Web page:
Comments

topicTopics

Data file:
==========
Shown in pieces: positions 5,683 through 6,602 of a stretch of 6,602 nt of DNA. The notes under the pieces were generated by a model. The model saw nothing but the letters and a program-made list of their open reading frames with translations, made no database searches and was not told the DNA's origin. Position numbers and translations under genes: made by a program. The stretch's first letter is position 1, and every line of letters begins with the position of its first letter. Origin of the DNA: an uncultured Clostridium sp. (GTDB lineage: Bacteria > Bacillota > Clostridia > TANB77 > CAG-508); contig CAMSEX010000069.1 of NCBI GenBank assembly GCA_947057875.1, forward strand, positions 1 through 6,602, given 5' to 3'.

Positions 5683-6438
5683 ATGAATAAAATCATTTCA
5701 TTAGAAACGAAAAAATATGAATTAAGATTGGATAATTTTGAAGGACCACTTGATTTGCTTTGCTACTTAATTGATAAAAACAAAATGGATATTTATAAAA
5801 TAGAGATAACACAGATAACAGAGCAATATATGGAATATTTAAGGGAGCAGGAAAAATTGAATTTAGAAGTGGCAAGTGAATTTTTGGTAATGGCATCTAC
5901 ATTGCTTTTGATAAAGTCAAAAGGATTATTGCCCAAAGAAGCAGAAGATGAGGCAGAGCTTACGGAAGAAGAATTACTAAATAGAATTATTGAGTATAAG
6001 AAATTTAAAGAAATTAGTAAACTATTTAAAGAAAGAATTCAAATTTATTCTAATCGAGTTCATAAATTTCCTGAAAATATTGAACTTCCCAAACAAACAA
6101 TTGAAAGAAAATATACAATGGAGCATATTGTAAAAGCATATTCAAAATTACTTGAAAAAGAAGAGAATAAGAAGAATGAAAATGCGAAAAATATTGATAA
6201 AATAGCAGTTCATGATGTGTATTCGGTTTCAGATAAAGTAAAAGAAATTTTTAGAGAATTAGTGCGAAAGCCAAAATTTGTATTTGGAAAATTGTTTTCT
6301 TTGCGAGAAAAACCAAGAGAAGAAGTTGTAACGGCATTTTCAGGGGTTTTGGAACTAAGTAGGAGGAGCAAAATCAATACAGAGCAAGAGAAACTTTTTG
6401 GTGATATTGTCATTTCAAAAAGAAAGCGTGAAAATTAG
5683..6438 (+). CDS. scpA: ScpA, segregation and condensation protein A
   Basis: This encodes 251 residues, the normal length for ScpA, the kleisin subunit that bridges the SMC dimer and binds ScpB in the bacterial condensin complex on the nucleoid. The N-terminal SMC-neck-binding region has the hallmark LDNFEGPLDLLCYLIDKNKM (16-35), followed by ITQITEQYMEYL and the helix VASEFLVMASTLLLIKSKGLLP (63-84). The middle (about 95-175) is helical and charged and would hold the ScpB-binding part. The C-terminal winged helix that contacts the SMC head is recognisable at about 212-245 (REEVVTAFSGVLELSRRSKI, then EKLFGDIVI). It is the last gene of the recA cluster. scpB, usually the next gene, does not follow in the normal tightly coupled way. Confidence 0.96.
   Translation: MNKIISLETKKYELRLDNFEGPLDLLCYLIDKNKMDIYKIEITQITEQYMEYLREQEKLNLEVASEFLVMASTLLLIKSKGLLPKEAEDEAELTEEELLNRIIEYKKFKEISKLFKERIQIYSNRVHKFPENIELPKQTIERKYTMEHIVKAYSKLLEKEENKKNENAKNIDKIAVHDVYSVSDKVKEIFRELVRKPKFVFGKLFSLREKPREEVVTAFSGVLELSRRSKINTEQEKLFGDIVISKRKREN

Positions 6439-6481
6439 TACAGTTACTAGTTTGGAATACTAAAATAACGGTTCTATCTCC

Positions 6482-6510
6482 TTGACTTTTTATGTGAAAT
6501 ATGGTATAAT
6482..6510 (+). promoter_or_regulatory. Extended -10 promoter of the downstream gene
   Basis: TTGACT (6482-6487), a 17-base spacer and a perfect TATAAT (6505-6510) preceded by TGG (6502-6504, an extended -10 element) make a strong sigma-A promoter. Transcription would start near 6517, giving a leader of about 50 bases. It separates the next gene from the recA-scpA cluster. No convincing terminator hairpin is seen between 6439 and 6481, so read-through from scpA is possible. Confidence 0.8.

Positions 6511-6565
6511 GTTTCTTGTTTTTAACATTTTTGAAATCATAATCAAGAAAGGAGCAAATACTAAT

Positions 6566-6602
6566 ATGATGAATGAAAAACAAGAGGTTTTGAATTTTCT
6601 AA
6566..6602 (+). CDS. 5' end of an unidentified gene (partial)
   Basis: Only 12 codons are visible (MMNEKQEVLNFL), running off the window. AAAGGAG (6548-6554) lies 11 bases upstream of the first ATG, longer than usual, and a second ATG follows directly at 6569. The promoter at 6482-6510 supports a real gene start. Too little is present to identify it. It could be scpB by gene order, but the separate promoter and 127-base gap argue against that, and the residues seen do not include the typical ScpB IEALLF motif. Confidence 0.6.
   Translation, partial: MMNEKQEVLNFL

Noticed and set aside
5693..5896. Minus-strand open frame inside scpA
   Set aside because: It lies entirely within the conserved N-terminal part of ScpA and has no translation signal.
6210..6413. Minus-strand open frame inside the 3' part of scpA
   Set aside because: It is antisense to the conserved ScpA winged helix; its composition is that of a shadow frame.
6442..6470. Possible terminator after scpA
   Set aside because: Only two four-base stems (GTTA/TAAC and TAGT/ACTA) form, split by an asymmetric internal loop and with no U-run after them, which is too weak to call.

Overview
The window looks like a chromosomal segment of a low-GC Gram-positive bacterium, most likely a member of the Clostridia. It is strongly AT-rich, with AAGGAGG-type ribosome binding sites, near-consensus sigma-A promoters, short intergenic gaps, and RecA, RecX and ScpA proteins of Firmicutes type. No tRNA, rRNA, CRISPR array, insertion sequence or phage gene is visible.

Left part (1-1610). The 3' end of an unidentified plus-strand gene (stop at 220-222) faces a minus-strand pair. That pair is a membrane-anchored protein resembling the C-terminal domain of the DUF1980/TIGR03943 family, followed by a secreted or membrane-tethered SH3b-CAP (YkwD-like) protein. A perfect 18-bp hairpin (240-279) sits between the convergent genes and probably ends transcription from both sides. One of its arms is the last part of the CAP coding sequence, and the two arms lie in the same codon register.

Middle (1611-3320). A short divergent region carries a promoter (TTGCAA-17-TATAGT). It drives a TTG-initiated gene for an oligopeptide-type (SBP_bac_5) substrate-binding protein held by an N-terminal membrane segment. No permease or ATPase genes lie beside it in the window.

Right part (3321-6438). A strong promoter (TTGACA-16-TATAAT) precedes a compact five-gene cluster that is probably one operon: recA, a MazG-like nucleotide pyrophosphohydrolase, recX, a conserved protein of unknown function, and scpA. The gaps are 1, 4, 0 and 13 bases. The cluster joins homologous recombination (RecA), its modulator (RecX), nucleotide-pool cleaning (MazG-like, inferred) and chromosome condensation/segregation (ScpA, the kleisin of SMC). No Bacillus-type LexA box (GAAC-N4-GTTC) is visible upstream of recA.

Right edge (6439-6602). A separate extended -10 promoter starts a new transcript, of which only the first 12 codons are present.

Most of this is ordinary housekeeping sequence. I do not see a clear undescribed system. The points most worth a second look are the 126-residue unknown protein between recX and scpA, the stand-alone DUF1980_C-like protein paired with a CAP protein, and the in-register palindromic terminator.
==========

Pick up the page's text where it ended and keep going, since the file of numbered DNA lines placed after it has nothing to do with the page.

academics study skills MCAT medical school admissions SAT college admissions expository writing English strategy MD/PhD admissions writing LSAT GMAT physics GRE chemistry biology math graduate admissions academic advice law school admissions ACT interview prep test anxiety language learning career advice premed MBA admissions personal statements homework help AP exams creative writing MD test prep study schedules computer science Common Application mathematics summer activities history philosophy secondary applications organic chemistry economics supplements research grammar 1L PSAT admissions coaching law psychology statistics & probability dental admissions legal studies ESL CARS PhD admissions SSAT covid-19 logic games reading comprehension calculus engineering USMLE mentorship Spanish parents Latin biochemistry case coaching verbal reasoning AMCAS DAT English literature STEM admissions advice excel medical school political science skills French Linguistics MBA coursework Tutoring Approaches academic integrity astrophysics chinese gap year genetics letters of recommendation mechanical engineering Anki DO Social Advocacy algebra art history artificial intelligence business careers cell biology classics data science dental school diversity statement geometry kinematics linear algebra mental health presentations quantitative reasoning study abroad tech industry technical interviews time management work and activities 2L DMD IB exams ISEE MD/PhD programs Sentence Correction adjusting to college algorithms amino acids analysis essay athletics business skills cold emails finance first generation student functions graphing information sessions international students internships logic networking poetry proofs resume revising science social sciences software engineering trigonometry units writer's block 3L AAMC Academic Interest EMT FlexMed Fourier Series Greek Health Professional Shortage Area Italian JD/MBA admissions Lagrange multipliers London MD vs PhD MMI Montessori National Health Service Corps Pythagorean Theorem Python Shakespeare Step 2 TMDSAS Taylor Series Truss Analysis Zoom acids and bases active learning architecture argumentative writing art art and design schools art portfolios bacteriology bibliographies biomedicine brain teaser campus visits cantonese capacitors capital markets central limit theorem centrifugal force chemical engineering chess chromatography class participation climate change clinical experience community service constitutional law consulting cover letters curriculum dementia demonstrated interest dimensional analysis distance learning econometrics electric engineering electricity and magnetism escape velocity evolution executive function fellowships freewriting genomics harmonics health policy history of medicine history of science hybrid vehicles hydrophobic effect ideal gas law immunology induction infinite institutional actions integrated reasoning intermolecular forces intern investing investment banking lab reports letter of continued interest linear maps mandarin chinese matrices mba medical physics meiosis microeconomics mitosis mnemonics music music theory nervous system